This crib began to be assembled in the 1970s through the acquisition from several Spanish collections of groups such as the Nativity itself (Virgin, Child and Saint Joseph); the Magi; and other figures which enact the various scenes accompanying the birth of Christ. One of the most spectacular sets is that of the angels, which hover above the buildings, some holding small metal incense burners. Their dynamism, movement and strength are conveyed by the folds of their tunics and cloth bands, which form vigorous zigzags. These full-length adoring angels have been progressively incorporated into the nativity scene, one by one, over a period of several years.
The figures known as pastori are crafted from various materials: their heads and chests are made of terracotta and their hands and feet of wood; their bodies are constructed from a wire skeleton wrapped in tow, to make them mobile. The clothes, veritable works of art, reflect each figure’s social status. Those worn by the lower classes are particularly striking on account of their variety and exquisite detail. Mary, in pink and deep blue, and Saint Joseph, in purple and yellow, are dressed according to Neapolitan tradition. The pastori are attached to the setting by spikes on the soles of their feet or shoes, which are driven into the cork ground to stabilise them.
As well as the backdrop and landscape, the nativity scene features animals such as chickens, a cockerel and a goat, all masterfully crafted, and certain accessories or finimenti, which help the viewer identify the figures’ trades and are modelled from different materials. The fruit and foodstuffs are made of wax, but wood, clay and metal are also used for the objects carried by the Magi and the angels’ incense burners.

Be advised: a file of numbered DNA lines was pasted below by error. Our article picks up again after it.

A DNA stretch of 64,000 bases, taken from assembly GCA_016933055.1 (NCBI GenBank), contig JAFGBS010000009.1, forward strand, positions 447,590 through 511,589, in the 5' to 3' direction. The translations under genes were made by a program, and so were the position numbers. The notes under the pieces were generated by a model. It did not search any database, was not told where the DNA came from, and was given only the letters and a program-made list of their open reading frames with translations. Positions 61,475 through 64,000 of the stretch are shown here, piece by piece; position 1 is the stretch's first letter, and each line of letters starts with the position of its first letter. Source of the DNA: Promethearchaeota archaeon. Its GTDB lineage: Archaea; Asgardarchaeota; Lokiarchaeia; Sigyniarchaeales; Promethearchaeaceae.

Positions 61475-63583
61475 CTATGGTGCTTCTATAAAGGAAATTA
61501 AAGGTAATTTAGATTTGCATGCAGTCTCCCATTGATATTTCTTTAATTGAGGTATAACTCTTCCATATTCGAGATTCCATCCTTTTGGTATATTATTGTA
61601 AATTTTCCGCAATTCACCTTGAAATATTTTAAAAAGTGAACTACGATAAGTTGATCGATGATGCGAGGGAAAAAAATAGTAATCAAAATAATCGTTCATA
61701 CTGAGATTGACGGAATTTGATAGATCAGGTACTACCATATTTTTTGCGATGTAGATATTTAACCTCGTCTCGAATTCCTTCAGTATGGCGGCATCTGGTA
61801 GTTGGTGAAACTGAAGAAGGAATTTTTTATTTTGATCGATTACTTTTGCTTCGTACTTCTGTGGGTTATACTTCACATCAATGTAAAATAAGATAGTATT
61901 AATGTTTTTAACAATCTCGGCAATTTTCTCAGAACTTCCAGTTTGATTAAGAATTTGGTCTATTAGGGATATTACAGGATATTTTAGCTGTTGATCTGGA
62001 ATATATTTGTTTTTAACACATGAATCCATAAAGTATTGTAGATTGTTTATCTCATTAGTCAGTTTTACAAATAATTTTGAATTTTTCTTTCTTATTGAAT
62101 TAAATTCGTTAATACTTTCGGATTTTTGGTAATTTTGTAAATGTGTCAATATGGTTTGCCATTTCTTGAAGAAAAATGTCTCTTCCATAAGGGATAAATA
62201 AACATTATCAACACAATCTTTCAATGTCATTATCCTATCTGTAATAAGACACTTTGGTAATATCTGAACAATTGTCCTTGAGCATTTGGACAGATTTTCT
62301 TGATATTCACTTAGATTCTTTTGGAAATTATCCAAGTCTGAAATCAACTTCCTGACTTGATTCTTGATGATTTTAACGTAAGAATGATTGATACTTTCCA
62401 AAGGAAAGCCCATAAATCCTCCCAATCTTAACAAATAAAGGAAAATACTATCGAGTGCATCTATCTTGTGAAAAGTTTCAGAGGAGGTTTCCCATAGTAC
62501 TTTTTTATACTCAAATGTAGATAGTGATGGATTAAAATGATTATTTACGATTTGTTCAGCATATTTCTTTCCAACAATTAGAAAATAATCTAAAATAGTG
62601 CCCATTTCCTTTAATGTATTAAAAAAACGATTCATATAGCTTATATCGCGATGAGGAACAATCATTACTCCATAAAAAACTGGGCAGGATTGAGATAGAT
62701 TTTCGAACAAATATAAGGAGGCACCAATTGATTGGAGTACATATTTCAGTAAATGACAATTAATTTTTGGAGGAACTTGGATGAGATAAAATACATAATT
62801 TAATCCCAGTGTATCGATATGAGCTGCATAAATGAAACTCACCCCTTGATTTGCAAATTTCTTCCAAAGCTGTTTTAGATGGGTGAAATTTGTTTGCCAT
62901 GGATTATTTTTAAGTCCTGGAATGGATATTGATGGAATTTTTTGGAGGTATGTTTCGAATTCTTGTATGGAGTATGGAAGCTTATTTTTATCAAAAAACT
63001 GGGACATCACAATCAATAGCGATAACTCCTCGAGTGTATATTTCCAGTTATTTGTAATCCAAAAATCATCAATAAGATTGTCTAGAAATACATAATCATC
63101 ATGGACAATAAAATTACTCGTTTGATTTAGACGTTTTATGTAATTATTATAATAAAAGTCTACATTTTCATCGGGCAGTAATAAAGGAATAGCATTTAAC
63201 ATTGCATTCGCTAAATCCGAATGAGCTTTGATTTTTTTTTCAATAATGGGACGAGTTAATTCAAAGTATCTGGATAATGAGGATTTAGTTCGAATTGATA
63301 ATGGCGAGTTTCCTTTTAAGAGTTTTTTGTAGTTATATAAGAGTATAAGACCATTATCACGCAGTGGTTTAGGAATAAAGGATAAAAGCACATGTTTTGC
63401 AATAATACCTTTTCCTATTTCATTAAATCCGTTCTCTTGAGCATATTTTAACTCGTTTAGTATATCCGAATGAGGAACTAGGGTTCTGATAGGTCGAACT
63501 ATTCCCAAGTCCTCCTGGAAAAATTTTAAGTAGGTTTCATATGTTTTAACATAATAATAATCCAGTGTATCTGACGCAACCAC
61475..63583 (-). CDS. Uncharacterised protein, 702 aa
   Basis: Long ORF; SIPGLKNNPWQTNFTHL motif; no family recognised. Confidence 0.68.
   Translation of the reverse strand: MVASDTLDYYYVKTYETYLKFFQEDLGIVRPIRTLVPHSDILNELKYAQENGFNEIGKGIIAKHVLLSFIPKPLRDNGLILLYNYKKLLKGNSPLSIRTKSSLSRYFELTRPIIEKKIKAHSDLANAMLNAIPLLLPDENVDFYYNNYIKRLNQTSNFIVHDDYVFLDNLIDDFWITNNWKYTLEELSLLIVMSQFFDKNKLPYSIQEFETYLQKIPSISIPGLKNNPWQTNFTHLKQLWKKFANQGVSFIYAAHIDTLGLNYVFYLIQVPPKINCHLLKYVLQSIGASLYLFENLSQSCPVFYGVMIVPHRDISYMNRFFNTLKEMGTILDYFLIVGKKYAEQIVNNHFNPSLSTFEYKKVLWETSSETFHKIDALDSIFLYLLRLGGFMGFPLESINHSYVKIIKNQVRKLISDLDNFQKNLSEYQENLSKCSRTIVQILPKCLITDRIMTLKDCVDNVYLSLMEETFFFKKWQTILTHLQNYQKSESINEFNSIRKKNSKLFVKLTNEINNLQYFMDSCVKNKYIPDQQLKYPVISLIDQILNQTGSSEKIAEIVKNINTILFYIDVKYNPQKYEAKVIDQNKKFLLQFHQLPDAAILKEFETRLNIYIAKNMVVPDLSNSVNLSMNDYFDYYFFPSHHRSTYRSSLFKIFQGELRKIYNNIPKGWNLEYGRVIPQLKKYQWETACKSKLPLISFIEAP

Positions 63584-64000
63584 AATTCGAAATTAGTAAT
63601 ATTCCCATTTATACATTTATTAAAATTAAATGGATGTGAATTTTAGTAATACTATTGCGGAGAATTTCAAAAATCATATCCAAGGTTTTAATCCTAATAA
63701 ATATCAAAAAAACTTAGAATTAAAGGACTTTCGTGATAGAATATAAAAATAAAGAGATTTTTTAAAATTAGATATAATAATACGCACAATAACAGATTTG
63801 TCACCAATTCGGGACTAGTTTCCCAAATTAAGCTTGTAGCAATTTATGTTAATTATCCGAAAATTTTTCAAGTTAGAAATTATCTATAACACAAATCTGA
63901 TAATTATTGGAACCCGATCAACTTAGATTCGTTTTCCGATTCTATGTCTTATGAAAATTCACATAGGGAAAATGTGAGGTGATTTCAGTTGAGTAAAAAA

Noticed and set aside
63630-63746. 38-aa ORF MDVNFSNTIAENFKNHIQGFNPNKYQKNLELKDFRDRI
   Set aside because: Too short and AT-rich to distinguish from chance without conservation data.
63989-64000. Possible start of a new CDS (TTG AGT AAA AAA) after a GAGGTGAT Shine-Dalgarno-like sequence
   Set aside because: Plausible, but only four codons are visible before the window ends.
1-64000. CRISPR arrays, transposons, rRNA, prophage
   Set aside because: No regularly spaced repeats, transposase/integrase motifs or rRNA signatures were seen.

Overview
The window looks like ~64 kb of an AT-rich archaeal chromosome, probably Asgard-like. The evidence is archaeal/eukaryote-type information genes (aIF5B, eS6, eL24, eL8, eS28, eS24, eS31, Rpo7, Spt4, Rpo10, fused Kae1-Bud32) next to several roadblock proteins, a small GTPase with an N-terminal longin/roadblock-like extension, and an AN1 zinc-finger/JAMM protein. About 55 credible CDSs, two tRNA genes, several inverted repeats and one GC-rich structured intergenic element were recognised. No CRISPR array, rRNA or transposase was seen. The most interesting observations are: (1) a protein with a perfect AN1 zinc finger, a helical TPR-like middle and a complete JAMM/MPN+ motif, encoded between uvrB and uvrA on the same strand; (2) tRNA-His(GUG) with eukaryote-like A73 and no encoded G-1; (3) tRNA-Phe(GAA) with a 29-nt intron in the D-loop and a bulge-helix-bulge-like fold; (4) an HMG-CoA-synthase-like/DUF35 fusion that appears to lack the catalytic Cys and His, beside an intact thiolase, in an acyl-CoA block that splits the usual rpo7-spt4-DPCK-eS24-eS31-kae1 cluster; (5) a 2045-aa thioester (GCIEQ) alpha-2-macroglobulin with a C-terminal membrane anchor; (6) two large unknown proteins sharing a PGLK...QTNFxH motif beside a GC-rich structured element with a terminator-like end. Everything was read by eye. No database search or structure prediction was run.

Neapolitan nativity scenes enjoyed their height of splendour in the second half of the 18th century, when the custom spread from the religious church environment to the domestic realm of palaces and noble residences. One of the distinctive features that make scenes of this kind special is their lavish staging, sometimes with a profuse array of figures, which faithfully illustrates the day-to-day life and activities of the lower classes of the period. We find groups such as street vendors, passers-by, musicians, travellers, customers, innkeepers and a long list of trades. They all envelop the birth of Jesus in a lively and expressive atmosphere.
This nativity scene has been generously loaned by its owner to be displayed at the Museo Nacional Thyssen-Bornemisza.